Kingi Snelgar

Kingi Snelgar is a trailblazing barrister, Harvard law graduate, Fulbright scholar and advocate for indigenous rights. He lives and works in Auckland as a lawyer.

Since graduating as the top Māori law student in 2011, Kingi Snelgar has combined his practice with challenging the status quo in legal systems that fail to embrace indigenous perspectives.

He has advocated for this in New Zealand, as well as in the United States, where he completed his masters at the prestigious Harvard Law School.

“A Māori worldview is desperately lacking in our legal system,” Kingi says.

“On multiple levels our justice system fails Māori. One of the most important approaches to changing that is to better incorporate tikanga Māori into our legal framework. The other is to have more Māori represented as lawyers.”

Last year, Kingi contributed to a small but important gain as part of the legal team that argued the Peter Ellis case in the Supreme Court.

Kingi successfully fought for tikanga Māori to be recognised in the decision to posthumously exonerate Ellis of convictions of child sex offences.

Under tikanga, mana and reputation continue after an individual’s death.

“I was fortunate to work with super talented lawyers and was thrilled to assist in overturning his convictions after he died.”

Kingi has ties to Ngāpuhi, Ngāti Whakaue, Te Whakatōhea and Ngāi Tahu and grew up in Whangārei before attending King’s College boarding school in Auckland.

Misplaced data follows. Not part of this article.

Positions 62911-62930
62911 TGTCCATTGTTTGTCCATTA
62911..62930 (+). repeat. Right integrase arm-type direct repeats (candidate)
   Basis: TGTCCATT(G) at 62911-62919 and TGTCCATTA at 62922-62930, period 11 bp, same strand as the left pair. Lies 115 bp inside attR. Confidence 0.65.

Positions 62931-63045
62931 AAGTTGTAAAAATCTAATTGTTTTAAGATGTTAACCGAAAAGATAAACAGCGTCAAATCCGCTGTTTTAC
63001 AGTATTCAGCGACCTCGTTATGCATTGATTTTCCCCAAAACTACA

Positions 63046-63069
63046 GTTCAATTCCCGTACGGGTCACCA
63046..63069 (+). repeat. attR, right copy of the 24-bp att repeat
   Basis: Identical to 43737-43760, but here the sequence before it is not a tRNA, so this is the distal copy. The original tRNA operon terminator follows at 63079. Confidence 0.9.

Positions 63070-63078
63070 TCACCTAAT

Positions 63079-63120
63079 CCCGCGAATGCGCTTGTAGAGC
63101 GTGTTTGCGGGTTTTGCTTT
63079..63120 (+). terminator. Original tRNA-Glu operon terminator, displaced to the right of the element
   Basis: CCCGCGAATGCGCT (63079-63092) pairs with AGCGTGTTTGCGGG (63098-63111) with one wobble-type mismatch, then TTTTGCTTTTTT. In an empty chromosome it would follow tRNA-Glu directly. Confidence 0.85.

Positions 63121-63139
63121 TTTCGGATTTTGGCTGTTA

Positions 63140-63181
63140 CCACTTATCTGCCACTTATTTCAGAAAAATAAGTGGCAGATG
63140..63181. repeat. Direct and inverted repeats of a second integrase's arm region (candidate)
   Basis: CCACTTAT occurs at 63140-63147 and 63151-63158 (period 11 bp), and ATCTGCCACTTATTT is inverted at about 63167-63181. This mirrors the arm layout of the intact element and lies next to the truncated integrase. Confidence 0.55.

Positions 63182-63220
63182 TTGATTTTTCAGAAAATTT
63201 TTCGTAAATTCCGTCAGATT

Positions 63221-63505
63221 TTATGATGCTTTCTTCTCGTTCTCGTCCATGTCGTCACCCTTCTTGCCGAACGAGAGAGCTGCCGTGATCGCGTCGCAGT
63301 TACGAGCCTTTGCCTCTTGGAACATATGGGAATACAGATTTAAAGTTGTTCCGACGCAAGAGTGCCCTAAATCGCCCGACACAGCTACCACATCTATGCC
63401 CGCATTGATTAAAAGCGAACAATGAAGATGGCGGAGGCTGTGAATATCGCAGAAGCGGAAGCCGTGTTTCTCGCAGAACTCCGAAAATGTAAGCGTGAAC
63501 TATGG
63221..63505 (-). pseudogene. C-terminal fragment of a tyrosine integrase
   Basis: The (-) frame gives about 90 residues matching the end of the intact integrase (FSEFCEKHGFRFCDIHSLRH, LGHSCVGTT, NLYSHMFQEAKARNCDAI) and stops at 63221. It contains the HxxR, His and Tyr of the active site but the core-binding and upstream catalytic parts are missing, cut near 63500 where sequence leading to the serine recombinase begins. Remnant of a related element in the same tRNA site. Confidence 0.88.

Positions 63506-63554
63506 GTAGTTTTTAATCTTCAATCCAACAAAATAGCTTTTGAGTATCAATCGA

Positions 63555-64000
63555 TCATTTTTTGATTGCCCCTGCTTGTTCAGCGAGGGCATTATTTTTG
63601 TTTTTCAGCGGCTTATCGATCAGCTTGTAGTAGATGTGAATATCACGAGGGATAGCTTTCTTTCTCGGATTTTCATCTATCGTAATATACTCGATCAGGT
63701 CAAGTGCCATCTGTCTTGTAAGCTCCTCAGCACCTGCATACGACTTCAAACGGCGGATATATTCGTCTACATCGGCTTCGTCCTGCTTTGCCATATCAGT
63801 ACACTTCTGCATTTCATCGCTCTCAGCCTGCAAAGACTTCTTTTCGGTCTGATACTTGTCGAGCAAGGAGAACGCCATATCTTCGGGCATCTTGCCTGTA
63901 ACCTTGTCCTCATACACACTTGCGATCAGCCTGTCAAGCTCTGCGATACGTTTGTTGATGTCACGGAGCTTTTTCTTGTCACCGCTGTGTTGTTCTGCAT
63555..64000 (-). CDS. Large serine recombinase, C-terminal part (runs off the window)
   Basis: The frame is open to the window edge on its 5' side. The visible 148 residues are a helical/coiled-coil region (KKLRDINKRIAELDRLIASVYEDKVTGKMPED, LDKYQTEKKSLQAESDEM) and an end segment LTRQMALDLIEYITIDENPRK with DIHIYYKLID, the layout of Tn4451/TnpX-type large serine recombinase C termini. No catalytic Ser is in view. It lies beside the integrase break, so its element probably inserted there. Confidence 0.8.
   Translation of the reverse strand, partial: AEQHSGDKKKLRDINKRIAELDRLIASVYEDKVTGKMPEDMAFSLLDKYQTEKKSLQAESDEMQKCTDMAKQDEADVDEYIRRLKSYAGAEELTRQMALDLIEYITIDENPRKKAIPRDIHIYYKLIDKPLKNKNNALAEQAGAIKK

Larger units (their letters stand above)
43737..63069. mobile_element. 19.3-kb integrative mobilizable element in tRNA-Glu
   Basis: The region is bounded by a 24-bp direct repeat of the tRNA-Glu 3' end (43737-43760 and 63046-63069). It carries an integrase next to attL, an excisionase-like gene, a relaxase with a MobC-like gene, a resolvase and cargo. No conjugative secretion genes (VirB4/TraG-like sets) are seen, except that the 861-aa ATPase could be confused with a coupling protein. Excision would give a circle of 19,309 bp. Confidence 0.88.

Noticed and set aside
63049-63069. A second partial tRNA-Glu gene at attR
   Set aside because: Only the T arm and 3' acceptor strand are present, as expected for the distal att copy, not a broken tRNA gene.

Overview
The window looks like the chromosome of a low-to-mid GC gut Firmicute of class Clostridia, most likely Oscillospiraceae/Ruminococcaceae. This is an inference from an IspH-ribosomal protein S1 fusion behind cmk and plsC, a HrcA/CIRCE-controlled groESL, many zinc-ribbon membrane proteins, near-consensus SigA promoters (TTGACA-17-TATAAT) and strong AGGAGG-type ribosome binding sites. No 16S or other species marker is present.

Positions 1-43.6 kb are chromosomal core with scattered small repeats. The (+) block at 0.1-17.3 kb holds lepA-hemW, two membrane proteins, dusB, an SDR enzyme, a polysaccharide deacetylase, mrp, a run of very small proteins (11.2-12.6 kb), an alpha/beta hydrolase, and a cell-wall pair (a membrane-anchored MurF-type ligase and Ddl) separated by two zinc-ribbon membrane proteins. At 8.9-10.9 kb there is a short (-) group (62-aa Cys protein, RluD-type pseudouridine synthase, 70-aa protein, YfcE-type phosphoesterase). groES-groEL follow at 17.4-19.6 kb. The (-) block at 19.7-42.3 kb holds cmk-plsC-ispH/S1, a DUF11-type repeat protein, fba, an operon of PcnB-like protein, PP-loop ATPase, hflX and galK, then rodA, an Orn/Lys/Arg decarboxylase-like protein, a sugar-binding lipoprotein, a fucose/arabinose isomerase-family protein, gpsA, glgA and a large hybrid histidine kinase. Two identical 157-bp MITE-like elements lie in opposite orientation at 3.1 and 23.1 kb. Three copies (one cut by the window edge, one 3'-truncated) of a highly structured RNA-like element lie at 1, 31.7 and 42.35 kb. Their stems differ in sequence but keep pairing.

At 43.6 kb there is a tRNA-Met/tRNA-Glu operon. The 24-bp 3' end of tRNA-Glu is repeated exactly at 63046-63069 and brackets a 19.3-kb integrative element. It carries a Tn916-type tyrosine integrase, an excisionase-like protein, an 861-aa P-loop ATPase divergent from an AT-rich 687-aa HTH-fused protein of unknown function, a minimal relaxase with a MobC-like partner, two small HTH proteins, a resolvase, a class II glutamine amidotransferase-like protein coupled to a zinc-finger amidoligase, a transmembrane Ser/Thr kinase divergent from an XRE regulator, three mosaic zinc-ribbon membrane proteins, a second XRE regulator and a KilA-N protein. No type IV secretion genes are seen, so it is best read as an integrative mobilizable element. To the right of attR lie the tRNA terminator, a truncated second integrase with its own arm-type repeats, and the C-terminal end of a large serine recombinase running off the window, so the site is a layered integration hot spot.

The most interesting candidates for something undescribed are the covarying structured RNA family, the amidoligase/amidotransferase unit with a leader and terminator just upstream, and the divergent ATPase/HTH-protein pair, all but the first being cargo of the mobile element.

He completed a conjoint Bachelor of Laws and Arts degree at the University of Auckland, which was when he realised he could use his education to make a significant difference to indigenous rights.

“Studying at the law school gave me the confidence and experiences to push my thinking,” Kingi says.

“I’m proud to have graduated and to work as a lawyer. I think I was the first from my marae to do this,” he says.

In 2011 Kingi was awarded a prestigious US$40,000 Fulbright Scholarship to undertake a Master of Laws at Harvard, and greater opportunities to advocate indigenous rights.

Notably while in the United States, Kingi was a human rights observer at the Standing Rock protests in North Dakota, and appeared before the United Nations on indigenous rights issues.

He now lives in Auckland with his whānau and two tamariki, where he continues to practise as a barrister at Bankside Chambers.

Kingi says his whānau helped shape him into the lawyer he is today.

“My parents taught me the value of hard work and perseverance. My nana raised her siblings and didn’t get to finish school but returned to education in her seventies.

“It takes a community to raise a child. I saw that in my upbringing with my older sisters raising me together with my parents. My uncles also helped guide and shape who I am. My whānau encouraged me to challenge the status quo and aim high.

“Another influential role model for me was the late Dr Moana Jackson. I admire his amazing critical thinking and ability to explain complex ideas in an accessible way,” says Kingi.

“I’d love to move home to Whangārei in the near future and contribute more to my community. My goal is to continue to create spaces and opportunities for other Māori lawyers.”